My New Foot Tattoo
I'm in pain.
Yes, we know tattoos hurt. It's what gives the art much of its badassness. I used to think that the pain was absolutely necessary to be part of the tattoo tribe. That is, until I got my feet tattooed and all I wanted was a Vicodin. [I didn't get one.] There was a time when I would've said tattooing my ribs had to be the worst, but now I know that my freshly tattooed foot--all swollen and throbbing (and not in a good way)-- wins for the most suckage.
But I'll stop my whining here and give you the lowdown on my new pretty tootsie.
Yesterday, I was at Tattoo Culture in Williamsburg, Brooklyn where Dan DiMattia works as a guest artist when he's in town, away from his Liege, Belgium studio. Dan has done most of my tattoo work: my sleeves, backpiece, ribs, stomach, and small hand tattoo.
In advance of my appointment, I sent Dan an email with images of my other foot tattoo by Jacqueline Spoerle--which you can read about here--and told him I wanted a floral design as well with a shape symmetrical to the other. That's all I said.
When I got to Tattoo Culture, he had a bunch of designs he drew up for me to choose from for the top of my foot; I picked my fave and then he freehanded the side up by my ankle and added a few extra touches all around. Perfecto.
Now the hard part.
The needles went it, the endorphins kicked, and all was cool for a hot minute until my foot then wanted to twitch and do a little dance. I kept it steady but it caused my body to tense up, so it took a while to relax and get into the shop banter. And there was plenty of it.
Loic from France is also guesting at the shop along with Noon--two of my absolutely favorite artists of the French Avante Garde/Art Brut style. The same way he needles humor into his tattoos, Loic offered comic relief. Or maybe it was just easy to make fun of him. Or maybe it was easy to make fun of both he and his client, a young girl who wanted a French sentence on her wrist that didn't make much sense but still insisted on getting it even after two native Francophones advised against it. [In the end, Loic did word it in a way that was understandable, albeit still retaining its desired idiocy.] Beyond that, I think the dude has a foot fetish, but I'll leave it at that.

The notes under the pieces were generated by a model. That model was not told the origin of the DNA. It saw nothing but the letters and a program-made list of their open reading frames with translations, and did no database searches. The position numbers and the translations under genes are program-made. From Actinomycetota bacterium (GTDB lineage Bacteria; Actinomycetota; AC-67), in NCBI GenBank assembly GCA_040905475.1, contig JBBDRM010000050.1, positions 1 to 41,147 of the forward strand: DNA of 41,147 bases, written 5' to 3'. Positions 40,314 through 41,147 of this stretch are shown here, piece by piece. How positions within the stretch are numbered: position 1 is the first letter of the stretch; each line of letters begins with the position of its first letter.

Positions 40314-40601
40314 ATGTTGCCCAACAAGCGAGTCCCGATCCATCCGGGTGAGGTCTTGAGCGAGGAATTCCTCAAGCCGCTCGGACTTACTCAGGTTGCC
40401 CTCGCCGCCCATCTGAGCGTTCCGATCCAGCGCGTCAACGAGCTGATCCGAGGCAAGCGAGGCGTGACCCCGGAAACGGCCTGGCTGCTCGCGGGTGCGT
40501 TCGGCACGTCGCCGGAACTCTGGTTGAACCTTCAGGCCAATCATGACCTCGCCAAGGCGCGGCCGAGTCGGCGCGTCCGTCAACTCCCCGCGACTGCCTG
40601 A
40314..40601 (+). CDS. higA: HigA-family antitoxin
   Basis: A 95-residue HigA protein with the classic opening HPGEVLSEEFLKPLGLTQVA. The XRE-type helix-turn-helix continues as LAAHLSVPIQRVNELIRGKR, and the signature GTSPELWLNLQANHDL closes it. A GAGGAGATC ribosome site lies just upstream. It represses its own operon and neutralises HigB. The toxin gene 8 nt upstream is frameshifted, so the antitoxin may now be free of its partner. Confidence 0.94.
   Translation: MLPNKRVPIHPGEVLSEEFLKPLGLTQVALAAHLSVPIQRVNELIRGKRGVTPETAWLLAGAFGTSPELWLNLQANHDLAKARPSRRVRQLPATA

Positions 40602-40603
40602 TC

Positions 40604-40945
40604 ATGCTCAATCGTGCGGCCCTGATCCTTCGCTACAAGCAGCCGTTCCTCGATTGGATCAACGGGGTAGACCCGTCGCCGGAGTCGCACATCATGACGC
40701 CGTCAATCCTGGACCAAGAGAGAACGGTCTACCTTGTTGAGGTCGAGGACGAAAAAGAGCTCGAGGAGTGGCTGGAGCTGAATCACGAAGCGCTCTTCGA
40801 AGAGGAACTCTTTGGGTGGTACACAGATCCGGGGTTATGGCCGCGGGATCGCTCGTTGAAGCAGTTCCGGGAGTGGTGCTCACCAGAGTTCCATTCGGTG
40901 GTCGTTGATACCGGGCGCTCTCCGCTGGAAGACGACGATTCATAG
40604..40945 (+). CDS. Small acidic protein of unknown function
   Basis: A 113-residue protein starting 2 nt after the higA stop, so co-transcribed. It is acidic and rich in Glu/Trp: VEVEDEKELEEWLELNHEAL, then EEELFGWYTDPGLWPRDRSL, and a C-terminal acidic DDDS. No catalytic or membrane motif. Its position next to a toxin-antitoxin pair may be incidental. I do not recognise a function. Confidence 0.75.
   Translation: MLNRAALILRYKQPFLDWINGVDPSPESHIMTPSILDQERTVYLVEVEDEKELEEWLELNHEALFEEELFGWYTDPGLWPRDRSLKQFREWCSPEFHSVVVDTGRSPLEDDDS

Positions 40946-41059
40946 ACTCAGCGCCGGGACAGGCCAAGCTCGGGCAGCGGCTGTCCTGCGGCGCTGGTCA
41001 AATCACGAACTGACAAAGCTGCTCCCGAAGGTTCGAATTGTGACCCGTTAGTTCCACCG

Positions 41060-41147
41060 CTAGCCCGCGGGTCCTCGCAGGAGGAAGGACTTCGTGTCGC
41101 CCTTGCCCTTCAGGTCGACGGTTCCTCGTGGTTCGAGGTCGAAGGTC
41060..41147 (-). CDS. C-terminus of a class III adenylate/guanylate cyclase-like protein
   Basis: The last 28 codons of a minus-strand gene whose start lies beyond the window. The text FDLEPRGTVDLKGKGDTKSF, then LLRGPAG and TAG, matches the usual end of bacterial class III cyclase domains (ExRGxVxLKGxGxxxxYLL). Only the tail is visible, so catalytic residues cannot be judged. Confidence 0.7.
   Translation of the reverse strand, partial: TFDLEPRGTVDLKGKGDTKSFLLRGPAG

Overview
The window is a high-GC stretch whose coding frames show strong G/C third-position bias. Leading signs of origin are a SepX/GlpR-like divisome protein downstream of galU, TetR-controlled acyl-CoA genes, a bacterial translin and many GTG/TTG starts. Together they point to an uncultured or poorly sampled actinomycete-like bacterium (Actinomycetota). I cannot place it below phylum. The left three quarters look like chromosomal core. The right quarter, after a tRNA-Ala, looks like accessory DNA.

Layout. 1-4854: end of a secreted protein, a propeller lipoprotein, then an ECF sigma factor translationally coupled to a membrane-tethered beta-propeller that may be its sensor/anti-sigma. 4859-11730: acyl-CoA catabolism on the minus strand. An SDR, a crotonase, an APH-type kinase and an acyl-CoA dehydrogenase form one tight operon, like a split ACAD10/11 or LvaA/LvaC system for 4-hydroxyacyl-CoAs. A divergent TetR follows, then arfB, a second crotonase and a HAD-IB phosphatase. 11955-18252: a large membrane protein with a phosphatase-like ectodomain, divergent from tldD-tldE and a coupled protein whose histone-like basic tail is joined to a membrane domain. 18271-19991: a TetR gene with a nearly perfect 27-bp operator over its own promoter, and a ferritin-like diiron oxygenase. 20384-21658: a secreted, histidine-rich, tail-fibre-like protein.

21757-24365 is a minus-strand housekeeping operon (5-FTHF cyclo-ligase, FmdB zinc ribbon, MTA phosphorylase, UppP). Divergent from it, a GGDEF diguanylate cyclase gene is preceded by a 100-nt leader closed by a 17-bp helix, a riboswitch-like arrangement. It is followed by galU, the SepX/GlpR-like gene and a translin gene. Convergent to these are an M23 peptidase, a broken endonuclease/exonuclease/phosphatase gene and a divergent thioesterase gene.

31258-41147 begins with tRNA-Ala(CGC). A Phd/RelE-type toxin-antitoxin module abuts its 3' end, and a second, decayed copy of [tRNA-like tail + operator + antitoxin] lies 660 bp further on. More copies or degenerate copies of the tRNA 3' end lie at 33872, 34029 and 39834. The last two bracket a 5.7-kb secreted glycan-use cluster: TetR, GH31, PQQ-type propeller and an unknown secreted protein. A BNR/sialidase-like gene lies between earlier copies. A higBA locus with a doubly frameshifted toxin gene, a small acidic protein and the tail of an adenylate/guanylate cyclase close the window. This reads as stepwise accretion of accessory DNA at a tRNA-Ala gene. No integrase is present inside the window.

It makes such a difference to get tattooed in a friendly and relaxed shop where the art is serious but the people are goofy. Or at least my own goofiness was allowed to flourish and shine.
The downside of being in a friendly shop, is that the guys are too friendly. When a woman walked in with a stroller asking if she could calm her screaming baby down inside the shop instead of outside, they said Ok. She didn't stay long but I was more annoyed by the audacity than the wailing. If there was ever a final nail in the coffin of tattoo studio intimidation, this was it. Again, a trade-off.
While Dan takes his time in designing, he is really fast at tattooing, which is pretty amazing considering he's meticulous in his line and dotwork. The actual tattooing took less than an hour. *phew*
We wrapped my puffy foot up, and I managed to stuff it into my over-sized rain boots. Today, it's nestled comfortably in monkey slippers. [sexy time!] The big question, however, is what to wear when I'm on my feet all tomorrow and through the weekend at the NYC Tattoo Convention.
As I ponder the great footwear debate, I'll end in all caps: I LOVE MY TATTOOED FEET.